But what really made me love him was when you beat the game's story mode with Noob-Smoke, and it's revealed that Noob Saibot is actually the original Sub-Zero that was killed by Scorpion, and the older brother to the current Sub-Zero (spoilers, I guess). This was such an awesome revelation forMK fans. When it was revealed that it was actually Quan Chi that murdered Scorpion's family, it kind of bummed me out because it meant that he didn't have to kill the original Sub-Zero, but then we get this little twist and it made it all worth it.

4. Liu Kang
First Appearance - Mortal Kombat

Liu Kang was my least favorite character in the original Mortal Kombat, he was painfully generic. He was just an Asian guy who wore plain black pants, and his fatality was just a super uppercut with a little flip beforehand, which was kind of cool, I guess. He was basically just Bruce Lee. But over time, Mr. Kang grew on me, mainly because he did those awesome screams when doing the the bicycle kick and he wore a sweet headband.

Liu Kang is considered by Ed Boon to be the face of the franchise--though fans don't necessarily agree. When I played Mortal Kombat: Deadly Alliance for the first time, I was shocked to find that Liu Kang was killed by Shang Tsung and Quan Chi in the opening cinematic and didn't appear in the game. How do you kill off the so-called "face of the franchise"? But they made up for it by including zombie Liu Kang in Deception before zombies were entirely overplayed, plus his alternate costume was regular Liu Kang.

My favorite appearance from Liu Kang is actually in Mortal Kombat: Shaolin Monks. If you haven't played it, I highly suggest it, it's certainly a hidden gem and one of the best brawlers in recent memory. And story wise, it's a bridge between MK and MK2, so you'll see all of your favorite old school characters.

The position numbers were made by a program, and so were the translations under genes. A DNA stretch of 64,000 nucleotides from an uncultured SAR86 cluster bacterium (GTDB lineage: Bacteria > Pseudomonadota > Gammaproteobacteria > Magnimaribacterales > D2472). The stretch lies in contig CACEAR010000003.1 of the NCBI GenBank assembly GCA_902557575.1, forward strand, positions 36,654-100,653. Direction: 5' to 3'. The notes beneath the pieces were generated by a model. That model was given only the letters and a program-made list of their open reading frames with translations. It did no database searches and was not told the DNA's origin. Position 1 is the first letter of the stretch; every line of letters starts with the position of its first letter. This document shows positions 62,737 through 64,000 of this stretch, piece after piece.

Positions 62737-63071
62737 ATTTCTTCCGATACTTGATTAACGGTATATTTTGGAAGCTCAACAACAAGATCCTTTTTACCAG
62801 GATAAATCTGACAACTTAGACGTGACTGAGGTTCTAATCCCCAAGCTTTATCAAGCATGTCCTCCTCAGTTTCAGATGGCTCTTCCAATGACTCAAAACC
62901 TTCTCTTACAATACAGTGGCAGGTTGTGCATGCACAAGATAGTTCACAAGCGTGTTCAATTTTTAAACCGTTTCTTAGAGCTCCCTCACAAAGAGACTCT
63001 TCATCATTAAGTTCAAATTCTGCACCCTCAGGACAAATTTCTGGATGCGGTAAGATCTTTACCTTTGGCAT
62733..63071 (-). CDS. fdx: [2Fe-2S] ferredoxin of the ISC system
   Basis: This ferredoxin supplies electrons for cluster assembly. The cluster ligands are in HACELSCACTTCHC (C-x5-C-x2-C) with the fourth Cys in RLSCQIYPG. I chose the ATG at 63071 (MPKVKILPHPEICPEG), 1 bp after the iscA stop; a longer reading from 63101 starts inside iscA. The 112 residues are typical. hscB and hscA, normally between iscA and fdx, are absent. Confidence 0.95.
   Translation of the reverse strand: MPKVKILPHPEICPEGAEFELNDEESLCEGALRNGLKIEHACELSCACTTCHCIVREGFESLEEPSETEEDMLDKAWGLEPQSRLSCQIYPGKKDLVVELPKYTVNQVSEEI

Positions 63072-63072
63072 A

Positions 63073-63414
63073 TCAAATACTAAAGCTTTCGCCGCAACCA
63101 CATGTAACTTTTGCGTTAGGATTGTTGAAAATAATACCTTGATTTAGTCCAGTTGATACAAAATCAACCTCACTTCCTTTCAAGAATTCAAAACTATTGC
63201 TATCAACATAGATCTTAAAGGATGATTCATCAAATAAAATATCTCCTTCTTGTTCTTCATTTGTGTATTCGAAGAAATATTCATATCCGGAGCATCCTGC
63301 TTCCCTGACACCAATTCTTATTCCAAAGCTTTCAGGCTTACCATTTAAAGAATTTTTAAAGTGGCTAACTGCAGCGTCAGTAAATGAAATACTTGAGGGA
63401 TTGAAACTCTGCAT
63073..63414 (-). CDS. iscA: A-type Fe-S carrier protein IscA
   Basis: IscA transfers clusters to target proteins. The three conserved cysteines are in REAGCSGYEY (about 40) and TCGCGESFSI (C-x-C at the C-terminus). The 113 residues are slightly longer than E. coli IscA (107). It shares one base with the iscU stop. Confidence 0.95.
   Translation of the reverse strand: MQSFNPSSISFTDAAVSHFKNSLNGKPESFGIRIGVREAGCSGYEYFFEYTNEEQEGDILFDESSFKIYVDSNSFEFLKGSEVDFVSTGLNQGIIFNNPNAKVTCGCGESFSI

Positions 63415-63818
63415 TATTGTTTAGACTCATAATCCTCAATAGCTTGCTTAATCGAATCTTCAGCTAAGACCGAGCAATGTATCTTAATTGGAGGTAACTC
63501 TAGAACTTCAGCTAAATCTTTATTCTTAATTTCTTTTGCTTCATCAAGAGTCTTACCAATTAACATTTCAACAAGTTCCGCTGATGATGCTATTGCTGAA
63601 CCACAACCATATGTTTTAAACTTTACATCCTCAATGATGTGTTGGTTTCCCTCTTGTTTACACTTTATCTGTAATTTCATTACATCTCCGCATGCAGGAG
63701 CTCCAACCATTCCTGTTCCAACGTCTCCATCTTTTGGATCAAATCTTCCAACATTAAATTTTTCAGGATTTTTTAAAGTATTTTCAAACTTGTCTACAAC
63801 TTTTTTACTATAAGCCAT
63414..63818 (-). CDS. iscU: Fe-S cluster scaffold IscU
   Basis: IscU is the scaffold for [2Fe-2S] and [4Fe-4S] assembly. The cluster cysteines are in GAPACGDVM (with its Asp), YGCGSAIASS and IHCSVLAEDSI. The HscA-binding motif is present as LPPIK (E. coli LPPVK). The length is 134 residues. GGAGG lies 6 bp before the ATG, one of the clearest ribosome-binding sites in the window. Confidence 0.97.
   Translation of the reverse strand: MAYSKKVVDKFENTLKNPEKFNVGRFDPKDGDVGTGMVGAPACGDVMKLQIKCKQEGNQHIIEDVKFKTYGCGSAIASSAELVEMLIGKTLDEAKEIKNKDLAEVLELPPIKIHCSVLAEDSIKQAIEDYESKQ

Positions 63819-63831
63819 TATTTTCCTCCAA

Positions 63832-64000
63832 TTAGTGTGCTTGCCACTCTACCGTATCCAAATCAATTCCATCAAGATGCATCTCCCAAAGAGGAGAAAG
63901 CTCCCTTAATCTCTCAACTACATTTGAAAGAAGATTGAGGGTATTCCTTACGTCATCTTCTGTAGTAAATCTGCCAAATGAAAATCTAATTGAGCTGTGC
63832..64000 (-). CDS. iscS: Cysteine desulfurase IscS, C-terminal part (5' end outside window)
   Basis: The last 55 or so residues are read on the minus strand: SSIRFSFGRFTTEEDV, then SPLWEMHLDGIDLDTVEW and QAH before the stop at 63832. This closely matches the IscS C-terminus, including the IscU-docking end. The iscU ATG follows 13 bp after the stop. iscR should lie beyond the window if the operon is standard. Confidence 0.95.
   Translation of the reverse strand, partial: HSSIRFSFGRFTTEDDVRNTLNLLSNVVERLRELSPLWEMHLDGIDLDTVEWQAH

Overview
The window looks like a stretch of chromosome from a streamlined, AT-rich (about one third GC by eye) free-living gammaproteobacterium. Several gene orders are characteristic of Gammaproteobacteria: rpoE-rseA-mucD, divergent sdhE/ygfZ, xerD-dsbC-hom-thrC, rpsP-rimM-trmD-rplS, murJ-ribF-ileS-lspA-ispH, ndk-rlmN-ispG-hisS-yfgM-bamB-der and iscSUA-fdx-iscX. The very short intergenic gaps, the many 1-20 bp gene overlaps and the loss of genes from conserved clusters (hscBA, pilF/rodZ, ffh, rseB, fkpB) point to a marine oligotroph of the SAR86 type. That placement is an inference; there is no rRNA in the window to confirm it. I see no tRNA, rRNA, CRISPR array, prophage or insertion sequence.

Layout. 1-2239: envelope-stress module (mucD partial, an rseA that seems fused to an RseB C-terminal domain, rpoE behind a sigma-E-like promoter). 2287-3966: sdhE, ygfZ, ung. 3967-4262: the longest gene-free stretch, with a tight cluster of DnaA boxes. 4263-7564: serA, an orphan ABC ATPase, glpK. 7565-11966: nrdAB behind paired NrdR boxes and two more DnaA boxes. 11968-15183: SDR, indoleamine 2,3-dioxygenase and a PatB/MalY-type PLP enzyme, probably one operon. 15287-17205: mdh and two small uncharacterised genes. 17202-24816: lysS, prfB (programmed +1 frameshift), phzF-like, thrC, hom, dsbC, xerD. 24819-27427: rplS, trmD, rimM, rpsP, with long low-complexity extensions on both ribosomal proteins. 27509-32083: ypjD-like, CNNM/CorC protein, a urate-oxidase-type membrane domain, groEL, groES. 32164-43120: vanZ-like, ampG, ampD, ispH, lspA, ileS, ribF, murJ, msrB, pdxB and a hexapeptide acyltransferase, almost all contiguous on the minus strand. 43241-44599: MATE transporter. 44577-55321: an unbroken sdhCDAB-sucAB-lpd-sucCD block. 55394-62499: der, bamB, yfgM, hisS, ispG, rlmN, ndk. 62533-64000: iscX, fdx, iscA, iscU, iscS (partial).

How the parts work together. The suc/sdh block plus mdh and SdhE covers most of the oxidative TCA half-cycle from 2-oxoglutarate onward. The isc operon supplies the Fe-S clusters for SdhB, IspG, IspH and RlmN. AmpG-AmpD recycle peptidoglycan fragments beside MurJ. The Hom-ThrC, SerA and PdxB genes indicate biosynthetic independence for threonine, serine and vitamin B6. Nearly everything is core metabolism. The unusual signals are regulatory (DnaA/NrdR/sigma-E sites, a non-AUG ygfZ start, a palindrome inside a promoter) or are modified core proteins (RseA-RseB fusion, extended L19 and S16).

3. Kabal
First Appearance - Mortal Kombat 3

Mortal Kombat 3 was released in 1995, and at that time, a 10 year old Dustin was trying desperately to make everyone think he was edgy because he wore his brother's Korn t-shirts to school--Korn used to be cool, guys, I promise. This was when I was first starting to get into metal music, and Kabal looked like something you'd see on stage at a White Zombie concert, therefore, I thought he was awesome. Sub-Zero had always been my favorite up to that point, but I wasn't in love with the MK3rendition that features suspenders, slicked-back hair, and a "scar" that was obviously just red face paint. I had to find a new favorite, and Kabal was the one I gravitated towards.

I didn't know much about the MK lore back then, so I just thought Kabal was this weird dude with a mask and hookswords. I didn't realize at the time it's actually a breathing machine and that he had been horribly disfigured. He had a fatality where he takes off his mask and literally scares the soul out of people, which caused me to think that Kabal was an actual monster under the mask, kind of like how Scorpion just has the skull under his.